Wednesday, November 1, 2017

George Tsontakis, Anasa, True Colors, Unforgettable, Albany Symphony, David Alan Miller

In the world of living US composers, George Tsontakis (b. 1951) is an integral part, apparently, though for whatever reason I have not up until now heard any of his music. That is remedied by the recent release of three concertos performed ably by the Albany Symphony and soloists under David Alan Miller (Naxos 8.559821).

The works featured are Anasa (2011) for clarinet and orchestra, True Colors (2012) for trumpet and orchestra, and Unforgettable (2009 rev. 2013) for two violins and orchestra.

"Anasa" with David Krakauer as the clarinet soloist begins the program on a lively note with a thoroughly klezmerized score that Krakauer dominates over with stylistic acumen and authenticity. There is much charm and dance-like immediacy. The subtle interweaving of orchestral density and overarching klezmer clarinet expressivity wins me over easily.

"True Colors" opens on a suspended mysterioso mood with much variation in hues from the orchestra and a more directly modern sound. Trumpetist Eric Berlin enters with surety, dexterity and a full tone. The music gathers momentum and trumpet gains a semi-jazzish stance while the orchestra explores variational or ostinato imitative motive cells and harmonically full thematics with bell-like reflective moodiness.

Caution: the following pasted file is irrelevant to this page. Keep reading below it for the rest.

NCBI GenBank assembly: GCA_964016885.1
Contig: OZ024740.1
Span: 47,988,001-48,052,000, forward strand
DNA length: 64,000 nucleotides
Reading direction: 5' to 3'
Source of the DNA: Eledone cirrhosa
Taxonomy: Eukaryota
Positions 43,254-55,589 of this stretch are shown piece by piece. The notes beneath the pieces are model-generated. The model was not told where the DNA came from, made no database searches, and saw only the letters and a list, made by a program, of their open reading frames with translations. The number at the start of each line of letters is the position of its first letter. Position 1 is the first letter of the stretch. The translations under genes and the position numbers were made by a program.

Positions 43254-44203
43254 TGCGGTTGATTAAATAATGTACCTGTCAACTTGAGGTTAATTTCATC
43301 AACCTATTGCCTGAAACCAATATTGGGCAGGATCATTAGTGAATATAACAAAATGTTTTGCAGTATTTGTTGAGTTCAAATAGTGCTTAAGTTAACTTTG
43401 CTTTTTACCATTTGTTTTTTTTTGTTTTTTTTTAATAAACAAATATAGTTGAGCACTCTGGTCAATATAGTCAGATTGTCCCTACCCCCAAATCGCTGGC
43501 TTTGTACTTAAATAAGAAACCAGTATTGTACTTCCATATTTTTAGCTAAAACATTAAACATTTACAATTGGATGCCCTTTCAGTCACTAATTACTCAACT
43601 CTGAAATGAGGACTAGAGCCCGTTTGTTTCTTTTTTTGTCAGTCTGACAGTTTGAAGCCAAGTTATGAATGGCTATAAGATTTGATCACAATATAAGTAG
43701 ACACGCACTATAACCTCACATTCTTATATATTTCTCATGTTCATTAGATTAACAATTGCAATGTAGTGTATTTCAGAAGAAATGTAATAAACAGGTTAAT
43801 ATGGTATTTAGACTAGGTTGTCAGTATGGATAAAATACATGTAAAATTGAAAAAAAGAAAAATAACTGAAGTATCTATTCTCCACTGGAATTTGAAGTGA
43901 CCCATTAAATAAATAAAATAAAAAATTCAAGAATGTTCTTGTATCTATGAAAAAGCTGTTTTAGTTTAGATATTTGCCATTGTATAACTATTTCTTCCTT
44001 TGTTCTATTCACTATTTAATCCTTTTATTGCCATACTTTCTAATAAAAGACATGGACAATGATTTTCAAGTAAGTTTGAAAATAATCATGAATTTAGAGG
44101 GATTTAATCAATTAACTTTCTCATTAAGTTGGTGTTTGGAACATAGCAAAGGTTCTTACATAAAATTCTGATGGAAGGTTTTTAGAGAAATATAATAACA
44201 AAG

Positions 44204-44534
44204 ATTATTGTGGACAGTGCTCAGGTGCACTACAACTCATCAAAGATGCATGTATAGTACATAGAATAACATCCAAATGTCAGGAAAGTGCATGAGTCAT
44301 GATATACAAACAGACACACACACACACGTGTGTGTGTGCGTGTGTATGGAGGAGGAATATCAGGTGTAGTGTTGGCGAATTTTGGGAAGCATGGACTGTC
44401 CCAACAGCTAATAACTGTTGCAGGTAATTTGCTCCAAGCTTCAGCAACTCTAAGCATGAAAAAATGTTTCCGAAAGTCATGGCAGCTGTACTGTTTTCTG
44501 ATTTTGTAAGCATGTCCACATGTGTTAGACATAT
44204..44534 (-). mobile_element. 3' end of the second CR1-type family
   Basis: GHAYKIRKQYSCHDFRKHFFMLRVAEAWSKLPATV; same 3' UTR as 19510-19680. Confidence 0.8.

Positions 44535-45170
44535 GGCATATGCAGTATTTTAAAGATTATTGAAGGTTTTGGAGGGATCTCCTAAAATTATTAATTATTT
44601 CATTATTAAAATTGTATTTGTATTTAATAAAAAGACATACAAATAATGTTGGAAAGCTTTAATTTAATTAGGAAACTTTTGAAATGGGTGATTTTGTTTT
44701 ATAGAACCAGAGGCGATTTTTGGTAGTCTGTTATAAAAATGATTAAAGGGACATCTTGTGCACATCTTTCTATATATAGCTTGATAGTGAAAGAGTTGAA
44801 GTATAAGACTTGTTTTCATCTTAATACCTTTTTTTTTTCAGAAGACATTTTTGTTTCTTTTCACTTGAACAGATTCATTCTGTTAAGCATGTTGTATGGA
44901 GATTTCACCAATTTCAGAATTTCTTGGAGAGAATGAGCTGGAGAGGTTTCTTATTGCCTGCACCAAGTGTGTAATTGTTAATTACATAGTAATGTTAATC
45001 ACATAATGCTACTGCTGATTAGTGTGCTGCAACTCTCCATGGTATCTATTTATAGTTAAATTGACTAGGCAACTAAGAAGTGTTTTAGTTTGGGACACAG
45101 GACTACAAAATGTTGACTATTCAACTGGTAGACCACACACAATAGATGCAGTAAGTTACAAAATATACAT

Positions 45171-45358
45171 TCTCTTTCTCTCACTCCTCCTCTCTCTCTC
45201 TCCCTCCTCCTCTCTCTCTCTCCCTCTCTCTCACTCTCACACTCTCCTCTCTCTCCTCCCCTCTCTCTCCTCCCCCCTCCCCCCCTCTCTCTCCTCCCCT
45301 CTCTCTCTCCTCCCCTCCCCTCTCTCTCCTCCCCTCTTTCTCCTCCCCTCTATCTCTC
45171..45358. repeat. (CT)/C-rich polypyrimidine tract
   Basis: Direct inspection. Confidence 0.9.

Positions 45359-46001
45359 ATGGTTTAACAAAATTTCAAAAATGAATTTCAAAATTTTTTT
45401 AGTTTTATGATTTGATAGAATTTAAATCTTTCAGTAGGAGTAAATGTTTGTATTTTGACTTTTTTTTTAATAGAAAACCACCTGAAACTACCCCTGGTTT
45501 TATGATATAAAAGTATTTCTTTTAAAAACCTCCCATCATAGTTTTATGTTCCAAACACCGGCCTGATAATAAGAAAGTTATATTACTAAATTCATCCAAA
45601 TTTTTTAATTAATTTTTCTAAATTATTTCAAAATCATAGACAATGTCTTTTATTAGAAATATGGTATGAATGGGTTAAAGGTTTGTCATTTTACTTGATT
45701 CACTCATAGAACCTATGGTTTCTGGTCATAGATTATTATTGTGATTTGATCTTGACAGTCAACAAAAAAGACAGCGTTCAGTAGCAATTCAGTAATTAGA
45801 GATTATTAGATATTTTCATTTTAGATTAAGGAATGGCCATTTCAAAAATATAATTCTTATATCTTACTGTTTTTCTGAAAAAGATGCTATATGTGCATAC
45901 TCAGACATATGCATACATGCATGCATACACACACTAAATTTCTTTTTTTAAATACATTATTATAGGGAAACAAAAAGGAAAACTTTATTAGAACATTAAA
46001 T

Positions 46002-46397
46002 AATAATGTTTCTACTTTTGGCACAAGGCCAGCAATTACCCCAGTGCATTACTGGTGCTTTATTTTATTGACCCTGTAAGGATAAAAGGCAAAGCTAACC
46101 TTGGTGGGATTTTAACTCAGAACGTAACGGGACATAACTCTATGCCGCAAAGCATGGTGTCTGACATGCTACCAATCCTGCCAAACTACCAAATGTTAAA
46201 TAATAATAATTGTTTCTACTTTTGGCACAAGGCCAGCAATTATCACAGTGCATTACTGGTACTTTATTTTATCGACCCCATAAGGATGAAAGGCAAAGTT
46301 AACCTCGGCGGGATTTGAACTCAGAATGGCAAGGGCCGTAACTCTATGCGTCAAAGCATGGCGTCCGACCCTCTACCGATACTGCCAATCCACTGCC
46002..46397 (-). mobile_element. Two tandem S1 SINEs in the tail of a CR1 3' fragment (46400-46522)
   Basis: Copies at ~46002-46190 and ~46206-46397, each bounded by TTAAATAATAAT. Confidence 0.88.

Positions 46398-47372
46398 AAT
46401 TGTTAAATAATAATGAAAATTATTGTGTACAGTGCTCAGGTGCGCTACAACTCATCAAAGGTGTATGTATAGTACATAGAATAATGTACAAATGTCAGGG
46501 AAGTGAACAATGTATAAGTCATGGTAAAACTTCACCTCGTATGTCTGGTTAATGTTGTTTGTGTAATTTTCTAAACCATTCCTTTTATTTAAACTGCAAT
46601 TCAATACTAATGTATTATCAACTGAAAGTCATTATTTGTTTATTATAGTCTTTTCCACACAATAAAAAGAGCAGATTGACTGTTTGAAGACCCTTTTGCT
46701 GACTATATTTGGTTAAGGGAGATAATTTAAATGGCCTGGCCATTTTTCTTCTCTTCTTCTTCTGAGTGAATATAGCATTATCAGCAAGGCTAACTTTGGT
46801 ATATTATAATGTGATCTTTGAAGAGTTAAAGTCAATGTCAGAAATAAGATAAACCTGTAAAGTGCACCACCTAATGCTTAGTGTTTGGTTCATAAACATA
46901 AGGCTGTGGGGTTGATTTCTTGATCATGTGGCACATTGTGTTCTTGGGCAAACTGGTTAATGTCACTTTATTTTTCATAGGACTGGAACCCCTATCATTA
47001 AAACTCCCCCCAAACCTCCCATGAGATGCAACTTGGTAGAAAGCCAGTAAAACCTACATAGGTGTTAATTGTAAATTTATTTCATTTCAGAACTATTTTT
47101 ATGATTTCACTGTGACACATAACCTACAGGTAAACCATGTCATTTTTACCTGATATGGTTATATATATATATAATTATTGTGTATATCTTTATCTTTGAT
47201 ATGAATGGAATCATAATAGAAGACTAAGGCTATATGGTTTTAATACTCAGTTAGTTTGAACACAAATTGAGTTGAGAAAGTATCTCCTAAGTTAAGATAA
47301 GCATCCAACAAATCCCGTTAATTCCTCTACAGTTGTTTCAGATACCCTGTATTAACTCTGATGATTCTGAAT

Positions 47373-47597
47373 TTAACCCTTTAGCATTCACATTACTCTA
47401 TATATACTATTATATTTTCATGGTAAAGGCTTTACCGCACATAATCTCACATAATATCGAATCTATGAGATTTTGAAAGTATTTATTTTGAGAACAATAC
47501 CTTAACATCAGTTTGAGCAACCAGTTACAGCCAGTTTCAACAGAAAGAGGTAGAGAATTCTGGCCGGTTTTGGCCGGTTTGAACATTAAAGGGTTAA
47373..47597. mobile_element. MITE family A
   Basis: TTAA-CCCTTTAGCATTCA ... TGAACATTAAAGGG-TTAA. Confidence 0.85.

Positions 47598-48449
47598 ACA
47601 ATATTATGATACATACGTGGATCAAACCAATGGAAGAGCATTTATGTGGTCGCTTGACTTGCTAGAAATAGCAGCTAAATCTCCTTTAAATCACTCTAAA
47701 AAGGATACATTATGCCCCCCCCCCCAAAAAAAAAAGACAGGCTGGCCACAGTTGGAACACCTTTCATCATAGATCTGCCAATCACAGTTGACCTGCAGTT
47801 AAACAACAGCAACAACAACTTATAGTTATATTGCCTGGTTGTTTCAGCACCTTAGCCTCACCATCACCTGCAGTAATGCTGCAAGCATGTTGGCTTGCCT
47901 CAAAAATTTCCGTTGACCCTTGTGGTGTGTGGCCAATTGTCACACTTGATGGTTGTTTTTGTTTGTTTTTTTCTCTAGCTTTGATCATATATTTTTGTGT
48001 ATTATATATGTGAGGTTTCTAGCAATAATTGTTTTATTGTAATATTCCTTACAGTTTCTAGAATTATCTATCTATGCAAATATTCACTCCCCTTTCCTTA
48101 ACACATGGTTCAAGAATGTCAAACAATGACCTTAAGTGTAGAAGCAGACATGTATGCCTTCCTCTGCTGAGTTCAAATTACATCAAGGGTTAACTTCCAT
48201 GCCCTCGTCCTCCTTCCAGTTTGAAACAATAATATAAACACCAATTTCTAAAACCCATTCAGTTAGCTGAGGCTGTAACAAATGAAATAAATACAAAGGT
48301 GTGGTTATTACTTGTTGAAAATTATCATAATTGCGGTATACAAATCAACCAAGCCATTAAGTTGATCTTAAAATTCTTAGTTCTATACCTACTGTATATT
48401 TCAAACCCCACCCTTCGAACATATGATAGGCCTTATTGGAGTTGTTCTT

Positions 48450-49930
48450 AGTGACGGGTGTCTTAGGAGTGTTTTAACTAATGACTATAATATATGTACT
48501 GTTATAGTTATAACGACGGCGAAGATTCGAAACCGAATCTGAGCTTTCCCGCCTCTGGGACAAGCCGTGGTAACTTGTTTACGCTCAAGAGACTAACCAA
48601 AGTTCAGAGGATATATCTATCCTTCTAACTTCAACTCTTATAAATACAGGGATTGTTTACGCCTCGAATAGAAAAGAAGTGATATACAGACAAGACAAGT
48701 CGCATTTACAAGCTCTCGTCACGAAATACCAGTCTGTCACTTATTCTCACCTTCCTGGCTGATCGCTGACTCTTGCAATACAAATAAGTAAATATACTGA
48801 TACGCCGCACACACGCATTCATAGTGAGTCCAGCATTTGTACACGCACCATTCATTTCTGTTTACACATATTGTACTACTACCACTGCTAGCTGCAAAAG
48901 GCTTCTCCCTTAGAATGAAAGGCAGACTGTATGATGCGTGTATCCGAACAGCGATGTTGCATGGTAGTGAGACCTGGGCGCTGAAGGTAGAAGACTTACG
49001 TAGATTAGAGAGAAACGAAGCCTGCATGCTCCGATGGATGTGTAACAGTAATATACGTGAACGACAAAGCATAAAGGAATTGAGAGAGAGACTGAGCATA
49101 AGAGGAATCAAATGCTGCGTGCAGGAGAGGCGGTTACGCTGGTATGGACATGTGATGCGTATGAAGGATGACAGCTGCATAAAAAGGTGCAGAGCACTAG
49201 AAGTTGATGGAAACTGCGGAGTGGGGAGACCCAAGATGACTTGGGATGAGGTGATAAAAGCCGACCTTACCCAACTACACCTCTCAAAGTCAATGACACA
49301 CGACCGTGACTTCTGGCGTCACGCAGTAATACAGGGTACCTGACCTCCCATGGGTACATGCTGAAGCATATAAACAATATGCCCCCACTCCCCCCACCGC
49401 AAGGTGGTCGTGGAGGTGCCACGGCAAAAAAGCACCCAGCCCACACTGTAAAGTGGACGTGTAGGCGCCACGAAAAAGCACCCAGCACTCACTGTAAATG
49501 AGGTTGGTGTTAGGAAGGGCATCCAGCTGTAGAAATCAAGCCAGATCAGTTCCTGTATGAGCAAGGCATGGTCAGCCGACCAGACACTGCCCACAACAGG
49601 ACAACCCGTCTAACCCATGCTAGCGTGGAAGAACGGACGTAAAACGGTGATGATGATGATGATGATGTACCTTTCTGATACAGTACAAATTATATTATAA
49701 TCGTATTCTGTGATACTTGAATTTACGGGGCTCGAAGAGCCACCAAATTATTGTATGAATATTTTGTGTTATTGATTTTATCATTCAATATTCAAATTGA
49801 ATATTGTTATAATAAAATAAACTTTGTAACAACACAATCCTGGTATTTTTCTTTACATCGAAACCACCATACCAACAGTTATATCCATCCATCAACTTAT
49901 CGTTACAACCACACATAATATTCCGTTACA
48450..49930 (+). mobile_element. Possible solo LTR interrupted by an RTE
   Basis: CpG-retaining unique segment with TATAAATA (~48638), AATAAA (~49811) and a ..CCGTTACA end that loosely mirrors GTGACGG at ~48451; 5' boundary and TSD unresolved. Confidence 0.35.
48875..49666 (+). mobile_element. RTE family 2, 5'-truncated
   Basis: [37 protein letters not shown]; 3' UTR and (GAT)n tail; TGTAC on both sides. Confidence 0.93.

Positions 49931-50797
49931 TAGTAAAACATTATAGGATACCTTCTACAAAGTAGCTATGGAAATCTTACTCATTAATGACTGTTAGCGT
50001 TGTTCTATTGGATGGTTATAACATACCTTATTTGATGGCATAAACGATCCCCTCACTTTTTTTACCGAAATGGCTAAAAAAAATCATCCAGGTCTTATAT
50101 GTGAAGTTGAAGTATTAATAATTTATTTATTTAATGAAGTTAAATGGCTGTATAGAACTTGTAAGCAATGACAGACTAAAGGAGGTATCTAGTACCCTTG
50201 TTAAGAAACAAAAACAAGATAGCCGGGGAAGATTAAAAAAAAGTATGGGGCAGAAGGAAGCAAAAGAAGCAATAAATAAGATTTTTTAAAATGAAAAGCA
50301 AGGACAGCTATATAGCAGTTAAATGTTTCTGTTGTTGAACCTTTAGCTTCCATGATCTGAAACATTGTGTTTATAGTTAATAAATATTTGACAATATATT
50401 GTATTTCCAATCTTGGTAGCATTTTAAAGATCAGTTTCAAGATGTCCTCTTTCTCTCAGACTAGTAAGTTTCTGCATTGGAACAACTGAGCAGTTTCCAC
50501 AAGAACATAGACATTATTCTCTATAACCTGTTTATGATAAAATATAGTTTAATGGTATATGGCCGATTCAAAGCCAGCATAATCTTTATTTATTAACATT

"Unforgettable" continues and deepens the mood with a searching and probing kind of meditative modern mode that makes excellent and unexpected use of the two violin soloists (Luosha Fang and Eunice Kim), who alternate between tightly woven interactions of virtuosity and a bottom-up continuation of the melodic thrust of the orchestra. The sort of "remember me" reflectiveness has a vague resemblance in mood to Berg's "Violin Concerto" yet never trespasses directly on that concerto's set domain. It is the most moving of the three works, drawing a fitting conclusion to the program.

Tsontakis brings to us a well structured middle-ground modern series of tone poems that bear up  under the familiarity of repeated return aural visits. Performances are uniformly good. The three concerted works show depth, subtlety and a visceral immediacy. Tsontakis has his own voice yet fits in well with the US school of melodically lyrical-depictive composers of the past 100 years. A fine listen!

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